The antagonism between Serbs and Albanians has roots that date back to the Middle Ages. These tensions have flared into violence in varying degrees since then, including in the years just prior to the 1999 bombing.
What has Russia's stance been?
Russia's major public objection is that the United Nations doesn't have the right to carve up sovereign states and warns this will set a bad precedent. Moscow refers frequently to U.N .Security Council resolution 1244, which mentions the U.N. "commitment" to the "sovereignty and territorial integrity" of Yugoslavia. In addition, Moscow backs Serbia in saying that Serbs in Kosovo have not, and cannot be, adequately protected, and says further talks should be held between Serbia and Kosovo.
The United States and the Kosovo government have rejected the idea of more talks, and the U.N. envoy has said the possibilities for discussion are exhausted. The United States also argues that Kosovo is a unique case and should not be seen as setting a precedent for other independent-minded or "breakaway" regions around the world. The situation in Kosovo is being watched closely by people elsewhere around the world who have been seeking their own states, including the Kurds in northern Iraq and the Basques in Spain. A number of such conflicts directly involve Russia, including in Chechnya, Transdniestr, South Ossetia and Abkhazia.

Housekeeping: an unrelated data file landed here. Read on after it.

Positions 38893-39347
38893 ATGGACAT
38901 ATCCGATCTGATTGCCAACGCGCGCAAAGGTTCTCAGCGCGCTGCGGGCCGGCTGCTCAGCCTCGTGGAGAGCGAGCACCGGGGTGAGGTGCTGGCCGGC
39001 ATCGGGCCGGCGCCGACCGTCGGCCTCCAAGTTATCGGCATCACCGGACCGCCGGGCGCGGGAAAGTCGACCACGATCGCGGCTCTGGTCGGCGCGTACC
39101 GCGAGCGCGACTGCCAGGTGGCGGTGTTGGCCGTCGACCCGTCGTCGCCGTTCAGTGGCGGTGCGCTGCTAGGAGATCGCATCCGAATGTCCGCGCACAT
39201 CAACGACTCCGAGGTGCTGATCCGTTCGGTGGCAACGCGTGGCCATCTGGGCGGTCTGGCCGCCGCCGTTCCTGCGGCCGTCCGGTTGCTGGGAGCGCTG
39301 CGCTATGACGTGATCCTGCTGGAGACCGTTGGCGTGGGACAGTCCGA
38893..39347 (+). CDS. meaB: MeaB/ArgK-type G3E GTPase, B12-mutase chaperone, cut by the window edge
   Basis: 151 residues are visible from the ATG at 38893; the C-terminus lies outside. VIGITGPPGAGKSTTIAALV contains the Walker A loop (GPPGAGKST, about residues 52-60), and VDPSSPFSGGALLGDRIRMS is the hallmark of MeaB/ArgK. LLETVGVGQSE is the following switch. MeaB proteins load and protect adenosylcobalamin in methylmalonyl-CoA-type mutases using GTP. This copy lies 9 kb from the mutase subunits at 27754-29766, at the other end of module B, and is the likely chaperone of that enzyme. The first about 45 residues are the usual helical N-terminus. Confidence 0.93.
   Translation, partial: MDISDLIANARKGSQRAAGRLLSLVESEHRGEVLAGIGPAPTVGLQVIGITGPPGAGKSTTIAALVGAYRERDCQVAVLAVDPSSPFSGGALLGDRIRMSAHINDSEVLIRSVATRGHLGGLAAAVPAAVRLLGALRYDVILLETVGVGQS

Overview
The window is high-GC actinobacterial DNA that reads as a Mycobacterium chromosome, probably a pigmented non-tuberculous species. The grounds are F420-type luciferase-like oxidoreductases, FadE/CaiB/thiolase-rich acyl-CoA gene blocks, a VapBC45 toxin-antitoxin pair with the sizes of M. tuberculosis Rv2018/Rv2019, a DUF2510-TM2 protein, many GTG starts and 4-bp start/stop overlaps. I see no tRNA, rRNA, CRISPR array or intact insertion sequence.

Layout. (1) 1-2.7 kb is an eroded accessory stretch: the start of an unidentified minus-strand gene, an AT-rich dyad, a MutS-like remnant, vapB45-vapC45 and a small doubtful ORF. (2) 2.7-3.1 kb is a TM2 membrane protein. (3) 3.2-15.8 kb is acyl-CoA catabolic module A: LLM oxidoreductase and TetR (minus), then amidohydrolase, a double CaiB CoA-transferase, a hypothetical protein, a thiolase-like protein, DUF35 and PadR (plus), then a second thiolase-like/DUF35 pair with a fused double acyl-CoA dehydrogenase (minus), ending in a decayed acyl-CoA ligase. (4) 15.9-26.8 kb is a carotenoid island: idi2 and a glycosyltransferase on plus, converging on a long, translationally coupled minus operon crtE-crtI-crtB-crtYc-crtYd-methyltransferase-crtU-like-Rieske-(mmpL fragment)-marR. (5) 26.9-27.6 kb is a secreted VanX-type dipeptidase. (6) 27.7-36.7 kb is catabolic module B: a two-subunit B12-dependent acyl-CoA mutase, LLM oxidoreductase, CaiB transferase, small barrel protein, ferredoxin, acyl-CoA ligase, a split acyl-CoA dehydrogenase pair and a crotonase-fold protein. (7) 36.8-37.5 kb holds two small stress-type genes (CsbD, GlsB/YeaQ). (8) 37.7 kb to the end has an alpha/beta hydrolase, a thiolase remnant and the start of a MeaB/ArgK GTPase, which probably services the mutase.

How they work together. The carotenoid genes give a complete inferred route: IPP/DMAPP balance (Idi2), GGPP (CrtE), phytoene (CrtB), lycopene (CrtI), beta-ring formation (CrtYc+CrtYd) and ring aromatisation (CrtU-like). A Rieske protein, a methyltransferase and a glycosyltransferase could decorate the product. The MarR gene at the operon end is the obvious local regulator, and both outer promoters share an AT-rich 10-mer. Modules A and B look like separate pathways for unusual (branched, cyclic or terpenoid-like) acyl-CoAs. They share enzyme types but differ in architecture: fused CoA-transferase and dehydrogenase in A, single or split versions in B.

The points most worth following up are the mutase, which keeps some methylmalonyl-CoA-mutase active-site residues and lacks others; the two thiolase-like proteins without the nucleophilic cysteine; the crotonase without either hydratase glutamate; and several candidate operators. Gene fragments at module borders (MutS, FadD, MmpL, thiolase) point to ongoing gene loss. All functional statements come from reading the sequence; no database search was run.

Why is this important to the United States?
The United States got involved militarily against the Serbs in Kosovo in 1999 after sitting out similarly horrible wars in Bosnia and Croatia. The U.S.-led NATO bombardment set the stage for U.N. governance of Kosovo — and for the current question of its future status. In the U.S. view, the only possible path to stability in the Balkans region is for Kosovo to become independent.
What are the chances of more violence in this area?
Officials from both sides have assured the international community that they would not resort to violence. After the December 10 deadline for an agreement passed without any resolution, Kosovo's prime minister-designate, Hasim Thaci, began talks with his ethnic Albanian political rivals. Thaci leads one of the biggest ethnic Albanian parties.
At the same time, Serbian Prime Minister Vojislav Kostunica said his country would not accept European Union supervision in Kosovo, and would abandon efforts to join the European Union, if the group recognizes Kosovo as an independent state. The Serbs have insisted that the Kosovo question must be resolved in the United Nations Security Council. That's because Russia, a traditional ally of the Serbs, has a veto on the council. Russia has already said it will ask the U.N. Security Council to nullify any unilateral declaration of independence by the Kosovo Albanians.
Serbia has said it would not use force against the breakaway province, though it's possible that fringe elements on both sides could take advantage of the uncertainly to re-ignite violence.